I finally realized where it’s coming from.

It’s been a long time since I have made my empathy as an excuse. My perception of things has been way too distorted. Anything that goes a wee bit out of my comfort zone is considered “hard.” Heading to the market under the noonday sun, plowing through the rain, walking through the flood, doing something out of your way for people you don’t really liked. In most occasions, I quietly freaked out, complained, then did everything with snark; sighing about being left with no choice, or not choosing the alternative, if I had any.

Writing, despite the many worlds it opened to me, the vast opportunities that beckoned me with the stories I could create, has made me a lazy, complaining, comfort-zoned bum. I could remember walking an entire kilometer with the 38 C° sun beating on my head when I was in college. That was because I didn’t want anyone to see me ride a jeep. Which was because I didn’t want them to laugh at me if ever the jeep would reject me.

Babe, the world is not watching you.

My social anxiety has made me afraid. True, it was such a relief to close the door and get all my headspace for myself, but living like this felt so selfish. And scared. When I realized I had other issues that social panic, it was too late. I have become too afraid. Afraid of things breaking down, cracking, foundations moving, walls giving way. The impermanent things. The things that really exist.

I’m the type of person who’d put a band-aid on you just before you have gotten any wound. I would internally scream to watch you head out into the heavy rain with a thin umbrella. I have protected myself from many things, and my initial response is to overprotect too, if not over-worry.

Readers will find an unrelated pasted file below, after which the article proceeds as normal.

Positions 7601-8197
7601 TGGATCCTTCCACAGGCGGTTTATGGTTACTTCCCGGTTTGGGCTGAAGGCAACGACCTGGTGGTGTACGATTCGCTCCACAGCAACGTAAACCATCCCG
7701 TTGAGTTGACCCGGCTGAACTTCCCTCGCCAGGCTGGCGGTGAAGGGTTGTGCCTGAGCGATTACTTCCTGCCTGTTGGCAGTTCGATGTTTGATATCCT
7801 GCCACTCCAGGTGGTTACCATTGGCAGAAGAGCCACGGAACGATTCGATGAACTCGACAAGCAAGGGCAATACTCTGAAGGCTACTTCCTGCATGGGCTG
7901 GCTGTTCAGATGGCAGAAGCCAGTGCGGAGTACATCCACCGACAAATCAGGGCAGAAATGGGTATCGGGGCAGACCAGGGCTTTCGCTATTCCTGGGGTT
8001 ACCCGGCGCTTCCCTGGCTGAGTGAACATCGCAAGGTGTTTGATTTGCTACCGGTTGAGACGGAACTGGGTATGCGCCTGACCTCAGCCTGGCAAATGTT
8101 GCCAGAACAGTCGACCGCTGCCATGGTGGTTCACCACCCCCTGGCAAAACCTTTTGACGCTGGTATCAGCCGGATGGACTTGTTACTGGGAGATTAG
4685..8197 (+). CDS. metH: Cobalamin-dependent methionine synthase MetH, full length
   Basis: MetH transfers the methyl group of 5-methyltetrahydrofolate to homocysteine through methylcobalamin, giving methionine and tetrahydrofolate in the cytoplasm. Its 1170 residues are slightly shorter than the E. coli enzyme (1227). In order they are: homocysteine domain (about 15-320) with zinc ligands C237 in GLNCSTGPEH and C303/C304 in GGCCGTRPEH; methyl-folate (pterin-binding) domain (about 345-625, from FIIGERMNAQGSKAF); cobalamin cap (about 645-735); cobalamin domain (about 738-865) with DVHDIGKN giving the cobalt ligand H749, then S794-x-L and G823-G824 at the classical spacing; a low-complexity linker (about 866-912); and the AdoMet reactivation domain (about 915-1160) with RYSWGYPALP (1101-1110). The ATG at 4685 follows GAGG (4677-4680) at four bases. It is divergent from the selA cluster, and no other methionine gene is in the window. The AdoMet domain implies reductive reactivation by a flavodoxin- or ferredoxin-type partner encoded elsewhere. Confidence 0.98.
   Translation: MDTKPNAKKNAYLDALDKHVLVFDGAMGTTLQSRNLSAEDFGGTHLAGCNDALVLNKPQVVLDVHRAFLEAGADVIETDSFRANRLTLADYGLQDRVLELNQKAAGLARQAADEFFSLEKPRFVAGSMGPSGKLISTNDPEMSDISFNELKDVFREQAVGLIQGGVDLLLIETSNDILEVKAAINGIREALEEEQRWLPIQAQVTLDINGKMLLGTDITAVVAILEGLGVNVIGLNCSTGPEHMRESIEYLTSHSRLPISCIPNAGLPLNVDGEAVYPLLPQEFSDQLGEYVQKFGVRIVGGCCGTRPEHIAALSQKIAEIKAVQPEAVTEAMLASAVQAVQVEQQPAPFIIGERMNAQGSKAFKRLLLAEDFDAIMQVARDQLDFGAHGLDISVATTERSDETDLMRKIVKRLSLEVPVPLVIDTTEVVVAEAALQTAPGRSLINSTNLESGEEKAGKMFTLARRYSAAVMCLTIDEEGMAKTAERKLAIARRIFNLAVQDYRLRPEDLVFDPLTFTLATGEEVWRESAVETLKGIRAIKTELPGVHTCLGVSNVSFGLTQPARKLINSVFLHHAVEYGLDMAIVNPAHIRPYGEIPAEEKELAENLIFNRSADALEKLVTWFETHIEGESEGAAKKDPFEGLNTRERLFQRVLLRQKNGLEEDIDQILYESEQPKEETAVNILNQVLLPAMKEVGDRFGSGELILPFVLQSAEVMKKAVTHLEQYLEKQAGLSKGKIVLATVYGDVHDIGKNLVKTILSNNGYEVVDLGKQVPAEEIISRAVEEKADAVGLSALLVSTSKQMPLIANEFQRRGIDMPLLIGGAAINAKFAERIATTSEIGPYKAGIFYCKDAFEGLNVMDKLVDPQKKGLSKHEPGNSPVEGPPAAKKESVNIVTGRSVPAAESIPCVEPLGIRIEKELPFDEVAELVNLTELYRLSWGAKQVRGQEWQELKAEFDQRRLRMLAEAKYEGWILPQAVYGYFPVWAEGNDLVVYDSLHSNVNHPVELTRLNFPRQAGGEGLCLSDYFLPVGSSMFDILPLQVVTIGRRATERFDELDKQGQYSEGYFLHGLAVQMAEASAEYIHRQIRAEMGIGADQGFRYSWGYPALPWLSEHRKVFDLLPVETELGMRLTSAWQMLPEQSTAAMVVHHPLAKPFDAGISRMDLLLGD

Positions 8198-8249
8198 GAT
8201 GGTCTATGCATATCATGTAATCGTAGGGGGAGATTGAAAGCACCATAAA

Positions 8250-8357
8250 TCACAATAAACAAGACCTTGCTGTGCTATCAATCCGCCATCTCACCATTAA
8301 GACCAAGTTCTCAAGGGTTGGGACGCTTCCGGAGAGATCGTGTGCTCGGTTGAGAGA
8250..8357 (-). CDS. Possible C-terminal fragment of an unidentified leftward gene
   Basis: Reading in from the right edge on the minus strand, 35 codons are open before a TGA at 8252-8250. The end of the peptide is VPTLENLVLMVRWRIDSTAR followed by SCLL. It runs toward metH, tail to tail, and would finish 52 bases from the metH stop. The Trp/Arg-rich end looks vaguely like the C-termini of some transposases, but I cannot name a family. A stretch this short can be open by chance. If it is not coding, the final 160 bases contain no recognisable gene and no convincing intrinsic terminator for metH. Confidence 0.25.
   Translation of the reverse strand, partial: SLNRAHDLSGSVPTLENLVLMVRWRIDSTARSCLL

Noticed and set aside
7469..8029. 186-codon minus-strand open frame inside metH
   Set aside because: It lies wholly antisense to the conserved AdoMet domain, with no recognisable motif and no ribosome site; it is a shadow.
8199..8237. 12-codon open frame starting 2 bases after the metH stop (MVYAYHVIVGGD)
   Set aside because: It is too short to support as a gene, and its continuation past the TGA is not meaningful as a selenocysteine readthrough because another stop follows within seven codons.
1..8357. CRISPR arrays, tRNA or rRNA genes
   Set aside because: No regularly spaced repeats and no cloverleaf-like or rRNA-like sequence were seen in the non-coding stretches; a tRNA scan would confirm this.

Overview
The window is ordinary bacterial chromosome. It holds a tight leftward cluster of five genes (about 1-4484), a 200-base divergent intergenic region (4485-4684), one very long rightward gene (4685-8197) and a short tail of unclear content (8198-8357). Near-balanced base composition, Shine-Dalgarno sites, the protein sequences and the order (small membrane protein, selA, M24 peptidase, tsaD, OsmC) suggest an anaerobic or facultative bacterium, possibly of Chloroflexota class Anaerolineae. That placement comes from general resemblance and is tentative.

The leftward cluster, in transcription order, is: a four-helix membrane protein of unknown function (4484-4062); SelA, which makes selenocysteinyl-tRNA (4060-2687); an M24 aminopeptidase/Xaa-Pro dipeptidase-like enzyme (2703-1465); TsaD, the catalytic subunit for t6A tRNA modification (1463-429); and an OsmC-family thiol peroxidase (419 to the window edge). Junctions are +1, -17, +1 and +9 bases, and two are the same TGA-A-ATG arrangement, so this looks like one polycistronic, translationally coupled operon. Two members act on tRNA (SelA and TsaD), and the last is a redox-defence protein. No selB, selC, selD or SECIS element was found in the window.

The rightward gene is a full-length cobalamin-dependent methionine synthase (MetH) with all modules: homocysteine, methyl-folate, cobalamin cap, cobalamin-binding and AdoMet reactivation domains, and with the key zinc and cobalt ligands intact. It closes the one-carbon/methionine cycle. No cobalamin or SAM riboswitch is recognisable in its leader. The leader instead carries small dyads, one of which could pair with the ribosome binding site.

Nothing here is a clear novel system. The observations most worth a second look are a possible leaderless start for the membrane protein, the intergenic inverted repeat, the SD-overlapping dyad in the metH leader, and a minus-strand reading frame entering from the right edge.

Worrying has been a part of my life for the past, what? 10 years?

But I am able. I’ve got two hands and feet. I’m not a pair of hands and a brain carved out of a chair. I can move.

Let me repeat that: I can move.

Lately, there have been changes going on. Bright changes. Small ones, but these specks of light are better than seeing in darkness. These tweets are proofs:

Yes. “It’s all in the mind” might be some cliche my dad would keep repeating, but mine has been cluttered and murky and saturated like a decade-old sewer, and it will take more than a water pump to clean it again. But, fortunately, pinpointing the problem is the beginning of loosening up those dirt. Next comes the unraveling.

BOOM. There we go, sunshine. You know your faults. I am also self-talking (writing?) here, but damn, it feels good to vent out that disappointing fact and finally be done with it. I’m done with myself being helpless and whining. I’m done with Myself V.52. I’m sure some are, too.

Here’s an update: I’m getting a reboot.

As for now, I’m holding onto small wins: getting out of my way to do something nice for another, be ready to walk through the flood, and complain less. I’ve done those three things this week, and I feel so accomplished. Back then, I used to think I don’t have much time, I can’t squeeze in another errand! But now, I think my hours stretched further to give way to more significant tasks that would serve not only me, but other people too.

I still remember when our water tank broke for an entire week and my dad and brother, who were both working, would head to my uncle’s house before the sun rises to gather drums of h20. Where was I during those times? Sleeping. And when I wake up, my dad would tell me, “There’s water in the bathroom, if you need it.” They’d do this for many days straight before our water tank got fixed.

All those times, I slept on them. I wasn’t available. I was selfish.

Now, that part is going to change. Screw me for being this privileged, comfort-zone-loving bitch.

I’m going to get out of my way. I’m going to be in places where there’s less of myself, more of another. God help me.